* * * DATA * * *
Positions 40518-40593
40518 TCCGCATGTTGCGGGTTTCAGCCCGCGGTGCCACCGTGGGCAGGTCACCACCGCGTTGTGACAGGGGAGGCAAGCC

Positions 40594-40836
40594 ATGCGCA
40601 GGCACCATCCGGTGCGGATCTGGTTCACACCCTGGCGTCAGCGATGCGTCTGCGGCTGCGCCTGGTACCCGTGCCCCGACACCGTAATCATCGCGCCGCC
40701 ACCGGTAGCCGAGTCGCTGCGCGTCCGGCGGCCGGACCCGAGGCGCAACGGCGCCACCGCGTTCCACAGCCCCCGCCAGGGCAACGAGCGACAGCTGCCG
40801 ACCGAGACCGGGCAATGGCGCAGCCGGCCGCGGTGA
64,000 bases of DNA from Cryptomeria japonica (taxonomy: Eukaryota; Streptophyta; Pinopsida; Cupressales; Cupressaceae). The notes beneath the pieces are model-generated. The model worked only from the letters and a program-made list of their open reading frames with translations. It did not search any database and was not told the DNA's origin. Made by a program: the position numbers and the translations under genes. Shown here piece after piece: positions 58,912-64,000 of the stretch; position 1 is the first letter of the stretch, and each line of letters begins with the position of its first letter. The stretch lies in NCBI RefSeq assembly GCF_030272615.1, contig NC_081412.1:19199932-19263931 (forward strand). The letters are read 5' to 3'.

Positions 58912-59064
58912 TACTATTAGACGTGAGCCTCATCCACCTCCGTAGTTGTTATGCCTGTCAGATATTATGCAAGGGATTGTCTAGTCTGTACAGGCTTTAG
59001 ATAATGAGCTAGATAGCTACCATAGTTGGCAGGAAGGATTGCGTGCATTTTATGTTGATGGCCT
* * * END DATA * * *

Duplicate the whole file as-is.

Positions 40518-40593
40518 TCCGCATGTTGCGGGTTTCAGCCCGCGGTGCCACCGTGGGCAGGTCACCACCGCGTTGTGACAGGGGAGGCAAGCC

Positions 40594-40836
40594 ATGCGCA
40601 GGCACCATCCGGTGCGGATCTGGTTCACACCCTGGCGTCAGCGATGCGTCTGCGGCTGCGCCTGGTACCCGTGCCCCGACACCGTAATCATCGCGCCGCC
40701 ACCGGTAGCCGAGTCGCTGCGCGTCCGGCGGCCGGACCCGAGGCGCAACGGCGCCACCGCGTTCCACAGCCCCCGCCAGGGCAACGAGCGACAGCTGCCG
40801 ACCGAGACCGGGCAATGGCGCAGCCGGCCGCGGTGA
64,000 bases of DNA from Cryptomeria japonica (taxonomy: Eukaryota; Streptophyta; Pinopsida; Cupressales; Cupressaceae). The notes beneath the pieces are model-generated. The model worked only from the letters and a program-made list of their open reading frames with translations. It did not search any database and was not told the DNA's origin. Made by a program: the position numbers and the translations under genes. Shown here piece after piece: positions 58,912-64,000 of the stretch; position 1 is the first letter of the stretch, and each line of letters begins with the position of its first letter. The stretch lies in NCBI RefSeq assembly GCF_030272615.1, contig NC_081412.1:19199932-19263931 (forward strand). The letters are read 5' to 3'.

Positions 58912-59064
58912 TACTATTAGACGTGAGCCTCATCCACCTCCGTAGTTGTTATGCCTGTCAGATATTATGCAAGGGATTGTCTAGTCTGTACAGGCTTTAG
59001 ATAATGAGCTAGATAGCTACCATAGTTGGCAGGAAGGATTGCGTGCATTTTATGTTGATGGCCT